OSHA: Guarding of Three-Roller Printing Ink Mills

Date First Published on SafetySmart Compliance: September 9th, 2011
Topics: Lockout Tagout | Machine Guarding |

Retrieved from: Occupational Safety & Health Administration


A. Purpose. The purpose of this instruction is to clarify the guarding requirements of the subject standard relative to the ingoing nip point on three-roller printing ink mills and to assure uniformity in the enforcement of the standard nationally.

B. Scope. This instruction applies OSHA-wide.

C. Reference. 29 CFR 1910.212(a)(1)

D. Cancellation. OSHA Instruction STD 1-12.23, January 2, 1979, is canceled.

E. Action. The following requirements meet the intent of 29 CFR 1910.212(a)(1) for protecting the operators of three- roller printing ink mills:

(1) All three-roller printing ink mills shall be equipped with a sufficient number of safety controls and emergency stops such as pressure-sensitive body bar, safety trip rod, safety trip cable or wire cord at each work station. The number of safety controls and emergency stops and the location will depend on the mill size (length of the rollers) and on the operator’s exposure to the ingoing nip point at each work station.
(2) All mills that require the operator to use knives or spatulas to hand-feed the ink onto the feed roller or to throw-back mill ends (spread the ink on the feed roller) shall have knives or spatulas at least 18 inches long.
(3) All mills that are fed from the apron side with tub tilters and require a platform shall be provided with a bar in front of the feed roller or an expanded metal guard in front of the work platform.
(4) Each mill shall be provided with one of the following nip point guards or equivalent which shall be used during the mill wash-up operation:
(i) A trapezoid shaped guard or hardwood, nylon, or teflon which is one inch longer than the roller surface length.
(ii) A V-shaped metal guard equipped with vertical hangers that allows suspension from overhead or from the side of the Bill and is one inch longer than the roller surface length.
(iii) A metal folding flat-plate guard that extends across the entire nip point area of the rollers. The guard shall ride on the rollers in such a manner that it prevents access to the nip point area.

F. Background.

(1) It has been brought to the attention of the National Office that citations have been issued for lack of nip point guards on three-roller printing ink mills. The National Association of Printing Ink Manufacturers, Inc. contends that it is not feasible to operate the three-roller printing ink mills with a nip point guard due to the required operating procedures to obtain a homogenous ink.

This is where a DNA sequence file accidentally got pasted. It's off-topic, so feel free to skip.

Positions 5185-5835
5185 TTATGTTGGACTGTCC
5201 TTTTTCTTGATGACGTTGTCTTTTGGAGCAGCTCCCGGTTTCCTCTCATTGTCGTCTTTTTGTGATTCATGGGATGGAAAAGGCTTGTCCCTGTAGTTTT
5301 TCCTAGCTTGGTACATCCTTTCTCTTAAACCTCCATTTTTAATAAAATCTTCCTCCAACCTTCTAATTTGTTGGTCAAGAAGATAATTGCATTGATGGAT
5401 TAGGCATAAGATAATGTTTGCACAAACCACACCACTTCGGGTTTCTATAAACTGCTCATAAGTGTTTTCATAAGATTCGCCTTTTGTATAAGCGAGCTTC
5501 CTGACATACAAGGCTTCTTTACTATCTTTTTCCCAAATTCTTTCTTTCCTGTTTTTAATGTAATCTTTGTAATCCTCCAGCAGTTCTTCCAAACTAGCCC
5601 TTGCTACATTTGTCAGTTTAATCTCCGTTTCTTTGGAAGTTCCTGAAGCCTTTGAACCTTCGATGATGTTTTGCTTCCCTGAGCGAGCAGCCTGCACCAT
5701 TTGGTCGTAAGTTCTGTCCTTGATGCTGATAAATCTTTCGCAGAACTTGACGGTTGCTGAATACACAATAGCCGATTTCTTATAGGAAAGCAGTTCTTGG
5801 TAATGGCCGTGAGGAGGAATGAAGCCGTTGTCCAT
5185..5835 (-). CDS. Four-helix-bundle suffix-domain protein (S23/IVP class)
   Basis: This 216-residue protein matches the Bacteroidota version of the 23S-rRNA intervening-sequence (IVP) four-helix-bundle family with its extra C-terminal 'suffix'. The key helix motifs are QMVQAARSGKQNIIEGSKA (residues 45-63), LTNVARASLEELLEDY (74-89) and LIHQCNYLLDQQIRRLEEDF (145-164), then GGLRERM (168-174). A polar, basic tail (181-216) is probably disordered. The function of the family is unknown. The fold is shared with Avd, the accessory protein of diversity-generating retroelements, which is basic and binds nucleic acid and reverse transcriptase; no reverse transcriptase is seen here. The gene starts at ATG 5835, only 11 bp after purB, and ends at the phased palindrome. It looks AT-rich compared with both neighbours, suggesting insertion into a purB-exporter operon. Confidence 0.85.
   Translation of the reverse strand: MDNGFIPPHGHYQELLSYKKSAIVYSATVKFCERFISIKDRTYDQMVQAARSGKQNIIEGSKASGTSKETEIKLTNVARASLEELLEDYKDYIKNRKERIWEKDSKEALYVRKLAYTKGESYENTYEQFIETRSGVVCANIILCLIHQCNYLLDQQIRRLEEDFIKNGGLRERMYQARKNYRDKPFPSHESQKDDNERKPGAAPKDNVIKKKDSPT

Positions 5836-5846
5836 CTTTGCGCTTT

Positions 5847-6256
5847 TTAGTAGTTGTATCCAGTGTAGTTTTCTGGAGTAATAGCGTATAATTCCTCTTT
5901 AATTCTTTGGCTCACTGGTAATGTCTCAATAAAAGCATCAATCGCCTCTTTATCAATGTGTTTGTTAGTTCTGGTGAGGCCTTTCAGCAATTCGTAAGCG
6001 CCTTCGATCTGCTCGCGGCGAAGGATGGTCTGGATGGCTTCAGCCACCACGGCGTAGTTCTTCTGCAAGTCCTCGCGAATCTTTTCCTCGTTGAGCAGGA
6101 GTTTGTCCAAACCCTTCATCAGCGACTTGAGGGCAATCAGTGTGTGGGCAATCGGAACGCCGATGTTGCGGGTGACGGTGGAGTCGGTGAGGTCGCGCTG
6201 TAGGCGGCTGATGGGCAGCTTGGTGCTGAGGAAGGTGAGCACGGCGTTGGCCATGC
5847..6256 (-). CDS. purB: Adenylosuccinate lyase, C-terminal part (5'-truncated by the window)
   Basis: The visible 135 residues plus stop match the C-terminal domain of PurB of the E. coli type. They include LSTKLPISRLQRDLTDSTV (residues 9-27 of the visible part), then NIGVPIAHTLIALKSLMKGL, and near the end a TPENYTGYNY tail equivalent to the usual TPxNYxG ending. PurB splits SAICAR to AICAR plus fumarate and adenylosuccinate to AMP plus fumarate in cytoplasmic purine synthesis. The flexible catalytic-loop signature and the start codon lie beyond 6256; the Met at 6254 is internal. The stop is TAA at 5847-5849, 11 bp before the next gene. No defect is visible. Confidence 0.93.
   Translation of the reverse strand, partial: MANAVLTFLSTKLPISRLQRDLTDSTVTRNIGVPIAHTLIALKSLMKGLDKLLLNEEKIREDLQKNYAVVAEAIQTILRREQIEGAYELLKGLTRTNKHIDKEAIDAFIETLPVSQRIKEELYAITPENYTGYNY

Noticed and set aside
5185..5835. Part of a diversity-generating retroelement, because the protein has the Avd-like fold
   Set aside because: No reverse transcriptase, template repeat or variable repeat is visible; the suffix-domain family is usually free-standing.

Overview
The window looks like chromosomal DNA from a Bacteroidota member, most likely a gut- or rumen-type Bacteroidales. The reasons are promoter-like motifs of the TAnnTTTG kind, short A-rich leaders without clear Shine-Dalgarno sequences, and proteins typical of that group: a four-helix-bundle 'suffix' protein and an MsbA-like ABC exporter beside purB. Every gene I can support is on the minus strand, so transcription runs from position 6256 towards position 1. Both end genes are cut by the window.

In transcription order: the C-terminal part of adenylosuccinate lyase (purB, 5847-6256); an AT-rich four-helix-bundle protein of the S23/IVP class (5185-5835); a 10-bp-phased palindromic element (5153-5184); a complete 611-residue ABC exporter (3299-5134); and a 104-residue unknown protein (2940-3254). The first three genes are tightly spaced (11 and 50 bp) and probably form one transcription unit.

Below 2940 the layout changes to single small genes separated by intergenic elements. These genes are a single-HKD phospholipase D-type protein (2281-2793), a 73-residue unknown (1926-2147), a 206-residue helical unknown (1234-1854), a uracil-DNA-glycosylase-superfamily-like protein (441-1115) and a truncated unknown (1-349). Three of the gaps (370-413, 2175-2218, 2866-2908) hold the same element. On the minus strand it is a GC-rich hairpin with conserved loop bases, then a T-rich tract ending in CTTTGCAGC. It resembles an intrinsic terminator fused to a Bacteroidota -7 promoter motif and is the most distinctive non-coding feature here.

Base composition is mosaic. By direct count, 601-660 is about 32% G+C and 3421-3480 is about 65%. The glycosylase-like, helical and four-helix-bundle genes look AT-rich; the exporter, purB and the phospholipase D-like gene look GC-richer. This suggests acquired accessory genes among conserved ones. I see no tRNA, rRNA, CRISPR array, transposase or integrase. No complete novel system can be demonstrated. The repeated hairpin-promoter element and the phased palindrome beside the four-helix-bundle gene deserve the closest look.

(2) There is an American National Consensus Standard, ANSI B177.1-1975, Safety Requirements for Three Roller Printing Ink Mills and a final supplement (dated January 9, 1979) which clarifies that a nip point guard is required on the mill only during the wash-up operation. ANSI has proposed to revise ANSI B77.1-1975 tentatively in 1994. The proposed standard may incorporate the 1979 supplement as part of the standard. During the wash-up operation the pressure on the rollers is released just enough for loose contact. With the mill running at its lowest speed, the operator holds the cleaning and drying cloth against the roller. A nip point guard prevents the cloth from getting in between the rollers and possibly drawing in the operator’s fingers or hand.

G. Federal Program Chance. This instruction describes a Federal program change which affects State programs. Each Regional Administrator shall:

1. Ensure that this change is promptly forwarded to each State designee, using a format consistent with the Plan Change-Two-way Memorandum in Appendix P, OSHA Instruction STP 2.22A, CH-2.
2. Explain the technical content of the change to the State designee as requested.
3. Ensure that State designees are asked to acknowledge receipt of the Federal program change in writing to the Regional Administrator as soon as the State’s intention is known, but no later than 70 calendar days after the date of issuance (10 days for mailing and 60 days for response).
4. This acknowledgement should include a description either of the State’s plan to follow the guidelines in this Instruction or of the reasons why the change should not apply to that State.
5. Advise the State designees that a plan supplement is not required for implementation of this change. However, if the State’s interpretation of its standard is different from OSHA’s, the State shall submit a copy of its interpretation to the Regional Administrator.

John B. Miles, Jr., Director Directorate of Compliance Programs

DISTRIBUTION: National, Regional and Area Offices All Compliance Officers State Designees 7(c)(1) Project Managers NIOSH Regional Program Directors